Viewing the current scenario, hollow square style, U-shaped style, banquet style, chevron style, etc. are some of the setups that are prevalent in meeting room setting. Amongst all, U-shape style is most commonly seen. This style enables the eye contact of the speaker and the attendees and definitely involves the attendees. But let us focus upon some of the major disadvantages of this style

Miss Shreya Sangwan

M.Sc. RMCS, CCAS, MPUAT, Udaipur

Dr. Hemu Rathore

Associate Prof. RMCS, CCAS, MPUAT, Udaipur

A meeting room is a room which serves the purpose of bringing people together in an area to promote teamwork, make meetings effective and purposeful and to take important decisions to some prospective projects. It is necessary for the meeting rooms to be spacious, comfortable, well equipped and facilitated with all the features required to make a meeting successful. Viewing the current scenario, hollow square style, U-shaped style, banquet style, chevron style, etc. are some of the setups that are prevalent in meeting room setting.

Amongst all, U-shape style is most commonly seen. This style enables the eye contact of the speaker and the attendees and definitely involves the attendees. But let us focus upon some of the major disadvantages of this style:

First let us talk about the discomfort in vision. Imagine yourself in a meeting sitting in the side rows. Is the view of the screen clear without any bending forward or backward? Is the person sitting next to you blocking the view in front? Are you genuinely comfortable with keeping your neck twisted and tilted towards the screen? Well I suppose the answer to every question is a big NO. In the existing setup styles, this is a major issue that the view of the screen in front is unclear as it is blocked by the person sitting next. Due to this, the attendee has to lean forward or backward to get a better view which can be seen in the pictures below. This in turn leads to neck pain, back pain, shoulder pain and discomfort in the eyes and if continued for a prolonged time, it may lead to severe Musculoskeletal Disorders.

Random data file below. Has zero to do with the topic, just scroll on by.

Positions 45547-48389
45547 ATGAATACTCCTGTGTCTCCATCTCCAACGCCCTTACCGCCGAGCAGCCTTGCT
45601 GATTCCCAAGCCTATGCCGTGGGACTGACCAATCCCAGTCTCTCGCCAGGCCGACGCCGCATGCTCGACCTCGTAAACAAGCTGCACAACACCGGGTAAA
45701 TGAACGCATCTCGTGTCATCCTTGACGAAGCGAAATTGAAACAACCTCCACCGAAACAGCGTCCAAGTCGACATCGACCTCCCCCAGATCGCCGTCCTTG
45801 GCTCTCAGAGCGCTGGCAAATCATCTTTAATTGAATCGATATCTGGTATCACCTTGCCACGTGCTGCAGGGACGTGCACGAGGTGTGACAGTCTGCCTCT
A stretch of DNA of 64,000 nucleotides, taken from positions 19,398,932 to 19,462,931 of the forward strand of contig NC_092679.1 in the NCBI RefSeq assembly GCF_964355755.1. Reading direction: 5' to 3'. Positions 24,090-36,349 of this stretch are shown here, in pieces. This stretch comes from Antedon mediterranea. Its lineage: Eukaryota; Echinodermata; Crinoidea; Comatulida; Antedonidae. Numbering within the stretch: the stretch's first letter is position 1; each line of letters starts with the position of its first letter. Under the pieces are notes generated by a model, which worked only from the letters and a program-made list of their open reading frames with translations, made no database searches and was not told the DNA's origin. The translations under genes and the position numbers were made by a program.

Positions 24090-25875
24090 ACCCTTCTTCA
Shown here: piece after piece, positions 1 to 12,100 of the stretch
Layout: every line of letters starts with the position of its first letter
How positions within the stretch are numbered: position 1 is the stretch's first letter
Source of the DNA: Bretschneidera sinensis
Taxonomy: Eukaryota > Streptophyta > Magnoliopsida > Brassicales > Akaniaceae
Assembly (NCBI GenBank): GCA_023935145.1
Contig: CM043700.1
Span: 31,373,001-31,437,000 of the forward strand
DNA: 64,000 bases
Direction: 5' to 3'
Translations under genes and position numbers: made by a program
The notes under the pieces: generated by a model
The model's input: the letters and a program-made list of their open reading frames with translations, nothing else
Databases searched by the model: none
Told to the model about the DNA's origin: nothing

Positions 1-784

Secondly, the seats and leg space. The space available for the legs underneath the table is leg space which is important to ensure the body comfort and of course the role of the seats cannot be overlooked in this aspect. Nearly always the leg space is not enough to even stretch or cross the legs with ease (Fig.1). Footrests are also not provided usually.

Fig 1.1

This definitely is troublesome for the leg muscles and causes cramps and numbness after a period of time.

The seats if are cushioned and have armrests are convenient but if not, it feels like sitting on a stone throne which not only cause discomfort to the hip area but also is problematic for the spinal cord. Besides this, another major point at issue is the positioning of the chairs. Imagine yourself sitting on that very seat where there is the table joint. Do you feel your legs at comfort? No right? Beyond any doubt you have to keep your legs apart. But for how long?

Above mentioned issues are some which needs to be considered promptly to reduce the risk of severe MSD’s and to make the meeting fairly effective and productive.

Considering these points, a new design named as BROAD-V has been given which includes various new features that will possibly be helpful to combat these severe issues. The highlighting feature of the setup is provision for the special need.

The design elements are as follows:

  • Revolving chairs

The chair will be fixed with a stand but the seat will be revolving and will be provided with arm rest. The seat will be properly cushioned and the back will be curved at 105-110 degree angle to ensure the comfort of the back. When the person has to look at the screen in front he/she can easily revolve the chair and can get an easy view. This will combat the tilting and twisting of the neck. Hence, will not cause pain in the neck and rest of the parts.